I haven’t always felt confident public speaking. Like many people, I have a public speaking gremlin that has been known to wrestle with me internally during key moments of address. This gremlin is barely visible to the outside world, but it makes for a very hot, sweaty and unpleasant journey through the delivery of a presentation.
Not everyone has to speak to big groups regularly, but fear of public speaking is often relative. It can prevent you from speaking up during staff meetings or make you feel unconfident delivering a presentation to your peers. Here are four things to help you tackle your own fear:
1. Tame the gremlin
Identify you have one and imagine it is separate from you. Give it 30 seconds to say all it needs to say, things like “Who do you think you are?” “You don’t know what you’re talking about,” “No one is interested”). Then give a clear, concise response to your gremlin, such as “thank you gremlin, I hear what you are saying but it’s not helpful right now.” Taming your Gremlin by Rick Carson is a great read for anyone who has struggled to master their own inner demons.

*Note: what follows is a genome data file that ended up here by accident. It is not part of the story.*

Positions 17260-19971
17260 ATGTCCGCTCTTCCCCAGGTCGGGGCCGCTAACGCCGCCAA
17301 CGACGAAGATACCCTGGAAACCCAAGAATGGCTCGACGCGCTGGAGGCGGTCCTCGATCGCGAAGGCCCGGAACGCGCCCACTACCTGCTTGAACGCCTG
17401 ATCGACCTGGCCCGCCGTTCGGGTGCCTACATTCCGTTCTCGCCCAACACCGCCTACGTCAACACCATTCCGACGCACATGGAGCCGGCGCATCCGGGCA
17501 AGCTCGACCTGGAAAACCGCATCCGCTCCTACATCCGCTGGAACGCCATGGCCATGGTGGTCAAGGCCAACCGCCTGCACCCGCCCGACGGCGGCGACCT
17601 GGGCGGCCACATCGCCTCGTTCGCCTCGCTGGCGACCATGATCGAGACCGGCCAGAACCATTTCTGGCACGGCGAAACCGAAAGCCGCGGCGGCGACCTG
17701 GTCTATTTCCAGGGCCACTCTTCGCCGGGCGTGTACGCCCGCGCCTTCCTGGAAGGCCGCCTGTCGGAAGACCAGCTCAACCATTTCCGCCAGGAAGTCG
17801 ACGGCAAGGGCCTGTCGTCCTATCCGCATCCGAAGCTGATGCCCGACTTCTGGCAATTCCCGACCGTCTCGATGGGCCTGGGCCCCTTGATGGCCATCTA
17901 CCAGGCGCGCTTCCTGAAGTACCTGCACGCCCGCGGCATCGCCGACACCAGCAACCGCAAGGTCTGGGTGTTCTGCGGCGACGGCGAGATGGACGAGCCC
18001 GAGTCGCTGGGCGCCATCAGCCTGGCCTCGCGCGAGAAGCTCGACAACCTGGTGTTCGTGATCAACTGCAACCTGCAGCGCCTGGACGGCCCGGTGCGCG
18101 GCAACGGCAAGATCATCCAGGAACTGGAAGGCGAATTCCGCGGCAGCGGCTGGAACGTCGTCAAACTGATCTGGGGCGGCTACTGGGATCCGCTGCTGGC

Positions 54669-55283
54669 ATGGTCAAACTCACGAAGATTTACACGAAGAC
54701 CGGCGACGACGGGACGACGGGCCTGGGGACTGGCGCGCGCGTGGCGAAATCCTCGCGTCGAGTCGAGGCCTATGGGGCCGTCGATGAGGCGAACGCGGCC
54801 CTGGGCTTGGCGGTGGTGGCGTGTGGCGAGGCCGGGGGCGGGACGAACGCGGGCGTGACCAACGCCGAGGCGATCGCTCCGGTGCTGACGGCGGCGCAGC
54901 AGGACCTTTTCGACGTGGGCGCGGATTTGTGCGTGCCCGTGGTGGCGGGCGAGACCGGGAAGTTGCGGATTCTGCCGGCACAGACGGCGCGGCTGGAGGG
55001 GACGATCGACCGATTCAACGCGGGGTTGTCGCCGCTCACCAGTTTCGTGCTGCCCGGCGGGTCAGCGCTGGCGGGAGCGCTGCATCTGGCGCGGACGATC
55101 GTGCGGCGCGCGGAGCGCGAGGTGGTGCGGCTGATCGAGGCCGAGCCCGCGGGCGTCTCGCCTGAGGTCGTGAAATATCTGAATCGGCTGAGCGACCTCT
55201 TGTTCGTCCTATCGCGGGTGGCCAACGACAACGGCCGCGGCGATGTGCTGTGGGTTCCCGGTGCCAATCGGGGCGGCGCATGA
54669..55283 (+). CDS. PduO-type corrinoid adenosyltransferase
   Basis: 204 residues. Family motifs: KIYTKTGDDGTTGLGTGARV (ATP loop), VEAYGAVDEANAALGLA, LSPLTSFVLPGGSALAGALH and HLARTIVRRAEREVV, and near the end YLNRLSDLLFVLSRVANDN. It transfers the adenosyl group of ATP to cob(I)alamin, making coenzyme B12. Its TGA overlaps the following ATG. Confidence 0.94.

2. Get yourself prepared
Whether it’s with a PowerPoint presentation and notes, or visual cue cards, allow yourself some prompts. If you’re addressing your colleagues at a team meeting, consider writing down your thoughts beforehand to help you gather yourself before addressing them. Being prepared will help empower you to build your confidence.
3. Be self-compassionate
Sometimes before I speak in public, I give myself some space, do some deep breathing and give myself a few affirmations. For me, a bit of self-support prior to the session is key. Don’t forget to treat yourself (in a healthy way) after conquering your fear.
4. Practice makes perfect!
The more you speak in public, the easier it will get. Get so used to it that it’s second nature and you forget what you were worried about in the first place. If you keep doing presentations, and if in some of them you say the ‘wrong’ thing or you get a bit hot and bothered and you see that by doing these things you don’t end up dying, a little bit of your gremlin’s power and energy dies. You prove to your gremlin that messing up or ‘failing’ doesn’t kill you, and so it becomes easier to take the stage once again.
If you don’t have lots of opportunities to practice, why not join a local Toastmasters club, designed to give you a place to learn about the art of speaking in public. Check out these tips on giving presentations and this article for tips on writing effective cue cards.
Adapted with permission from Hannah Massarella’s blog, birdmovement.com.
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